Bata is back: Nigerian shoemakers step up

Video Credit: Reuters Studio - Duration: 02:05s - Published
Bata is back: Nigerian shoemakers step up

Bata is back: Nigerian shoemakers step up

A franchise of global shoemaker Bata has opened a factory in Abuja, in a sign that the Nigerian government's campaign to boost domestic manufacturing is paying off.

Nneka Chile reports.


Bata was once a household name in Nigeria but around 20 years ago the global shoe manufacturer closed its factory and left.

Now Bata is back, in a sign that government efforts to stimulate the domestic manufacturing sector are paying off.

Bata Nigeria is a franchise of Switzerland-based Bata, which is present in 70 countries.

In late 2019, Bata Nigeria opened a factory in Abuja - employing 120 people and able to produce more than 500,000 shoes annually.

It has stores in the capital as well as Lagos and Port Harcourt.

Chief Executive Bertram Doze thinks its time for a renaissance in Nigerian-made shoes.

(SOUNDBITE) (English) CHIEF EXECUTIVE OFFICER, BATA NIGERIA, BERTRAM DOZIE, SAYING: "At the time Bata exited Nigeria, the population was slightly above 60 million and today we are 200 million plus so it's glaring what the market opportunities are." Nigeria's government hopes companies like Bata will boost local manufacturing, create jobs and reduce Africa's biggest economy's reliance on oil.

It's tried to stimulate this with a long-running "Made in Nigeria" campaign which included placing import restrictions on shoes in 2007.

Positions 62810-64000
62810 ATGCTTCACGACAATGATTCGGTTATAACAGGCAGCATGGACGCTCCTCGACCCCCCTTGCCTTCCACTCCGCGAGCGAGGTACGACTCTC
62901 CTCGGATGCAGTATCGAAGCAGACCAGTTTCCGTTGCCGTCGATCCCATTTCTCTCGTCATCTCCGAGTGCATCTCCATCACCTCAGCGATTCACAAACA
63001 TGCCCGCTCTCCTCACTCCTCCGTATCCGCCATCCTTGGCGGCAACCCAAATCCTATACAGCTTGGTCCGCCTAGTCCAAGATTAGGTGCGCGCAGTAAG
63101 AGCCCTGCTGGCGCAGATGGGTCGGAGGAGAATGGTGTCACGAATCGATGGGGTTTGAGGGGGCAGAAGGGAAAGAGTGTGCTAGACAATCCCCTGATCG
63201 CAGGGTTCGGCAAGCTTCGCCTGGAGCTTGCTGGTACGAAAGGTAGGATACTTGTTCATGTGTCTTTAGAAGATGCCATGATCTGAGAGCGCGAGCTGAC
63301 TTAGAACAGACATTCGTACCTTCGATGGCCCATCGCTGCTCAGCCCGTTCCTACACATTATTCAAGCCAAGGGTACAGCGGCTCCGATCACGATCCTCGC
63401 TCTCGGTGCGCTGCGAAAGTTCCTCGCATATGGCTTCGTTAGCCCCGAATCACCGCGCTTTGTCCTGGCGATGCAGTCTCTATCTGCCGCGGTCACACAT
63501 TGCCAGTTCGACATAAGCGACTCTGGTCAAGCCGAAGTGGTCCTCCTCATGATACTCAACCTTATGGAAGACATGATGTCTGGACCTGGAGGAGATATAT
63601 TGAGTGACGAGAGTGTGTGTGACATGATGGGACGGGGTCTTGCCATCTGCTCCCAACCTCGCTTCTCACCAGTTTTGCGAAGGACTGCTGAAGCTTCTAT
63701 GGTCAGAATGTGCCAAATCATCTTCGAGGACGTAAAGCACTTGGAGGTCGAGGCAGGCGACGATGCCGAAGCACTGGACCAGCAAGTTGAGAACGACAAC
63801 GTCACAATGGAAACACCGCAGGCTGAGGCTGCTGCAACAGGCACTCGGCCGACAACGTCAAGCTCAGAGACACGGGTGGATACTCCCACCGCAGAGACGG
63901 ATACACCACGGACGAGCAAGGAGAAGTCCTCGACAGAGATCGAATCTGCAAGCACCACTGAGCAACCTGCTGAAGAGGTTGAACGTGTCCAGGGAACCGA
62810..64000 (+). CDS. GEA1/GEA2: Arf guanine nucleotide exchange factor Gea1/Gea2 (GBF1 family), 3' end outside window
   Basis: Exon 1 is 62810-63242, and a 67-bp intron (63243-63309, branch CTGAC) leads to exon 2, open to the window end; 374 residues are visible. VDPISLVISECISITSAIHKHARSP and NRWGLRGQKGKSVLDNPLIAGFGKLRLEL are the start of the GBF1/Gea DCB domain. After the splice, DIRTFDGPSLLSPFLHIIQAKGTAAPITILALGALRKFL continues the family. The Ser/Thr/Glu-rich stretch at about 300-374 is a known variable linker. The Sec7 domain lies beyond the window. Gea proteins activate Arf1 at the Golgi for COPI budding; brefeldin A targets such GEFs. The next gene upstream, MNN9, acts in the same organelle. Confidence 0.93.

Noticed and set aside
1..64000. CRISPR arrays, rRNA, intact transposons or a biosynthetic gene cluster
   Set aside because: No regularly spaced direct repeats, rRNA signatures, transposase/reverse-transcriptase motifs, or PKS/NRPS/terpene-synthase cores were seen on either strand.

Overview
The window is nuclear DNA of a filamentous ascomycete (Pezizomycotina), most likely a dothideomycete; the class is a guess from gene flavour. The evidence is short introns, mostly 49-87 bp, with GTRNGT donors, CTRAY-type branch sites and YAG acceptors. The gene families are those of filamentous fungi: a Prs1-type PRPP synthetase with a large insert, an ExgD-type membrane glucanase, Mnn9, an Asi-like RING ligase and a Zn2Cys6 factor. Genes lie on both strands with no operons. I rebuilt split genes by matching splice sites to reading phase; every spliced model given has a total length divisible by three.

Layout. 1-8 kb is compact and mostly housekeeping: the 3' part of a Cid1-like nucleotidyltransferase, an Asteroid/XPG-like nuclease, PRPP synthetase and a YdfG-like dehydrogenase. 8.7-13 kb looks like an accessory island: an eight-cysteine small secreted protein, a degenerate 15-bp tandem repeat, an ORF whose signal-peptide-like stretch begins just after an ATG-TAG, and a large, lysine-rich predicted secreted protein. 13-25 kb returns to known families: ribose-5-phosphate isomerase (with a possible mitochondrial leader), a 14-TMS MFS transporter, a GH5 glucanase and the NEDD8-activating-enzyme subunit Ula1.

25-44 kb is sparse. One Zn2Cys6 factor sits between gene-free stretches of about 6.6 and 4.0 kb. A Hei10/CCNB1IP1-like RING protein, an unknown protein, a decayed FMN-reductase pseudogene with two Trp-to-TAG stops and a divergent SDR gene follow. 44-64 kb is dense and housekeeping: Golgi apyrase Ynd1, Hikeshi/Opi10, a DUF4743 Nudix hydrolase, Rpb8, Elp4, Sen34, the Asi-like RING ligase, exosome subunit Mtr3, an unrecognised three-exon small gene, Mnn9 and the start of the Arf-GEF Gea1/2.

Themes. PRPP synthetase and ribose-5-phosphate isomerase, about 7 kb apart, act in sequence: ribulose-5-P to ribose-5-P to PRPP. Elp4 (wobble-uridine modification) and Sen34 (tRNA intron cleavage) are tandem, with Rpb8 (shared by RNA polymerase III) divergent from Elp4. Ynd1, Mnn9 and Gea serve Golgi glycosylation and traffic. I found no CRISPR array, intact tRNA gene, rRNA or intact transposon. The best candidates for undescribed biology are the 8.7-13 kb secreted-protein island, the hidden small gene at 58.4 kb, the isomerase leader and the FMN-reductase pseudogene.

The shift appears to be taking effect.

In 2010 Nigeria imported $180 million worth of footwear, by 2018 this had fallen to $100m.

A change in attitudes towards Nigerian-made products could be part of the reason.

(SOUNDBITE) (English) FOUNDER, CITY COBBLER, TOKUNBO ONAGORUWA, SAYING: "I first started without putting my label on the footwear we made because people didn't want people to know it was made in Nigeria." Tokunbo Onagoruwa, founder of Lagos-based shoe-maker City Cobbler, says "Made in Nigeria" used to have a bad rep.

(SOUNDBITE) (English) FOUNDER, CITY COBBLER, TOKUNBO ONAGORUWA, SAYING: "Now, people wear made in Nigeria with all pride." However, Nigerian manufacturing still faces serious disadvantages such as frequent power outages, poor-quality roads and jam-packed ports that push up the cost of raw material imports.

For shoemakers, the absence of reliable supply chains of rubber can also pose a problem.

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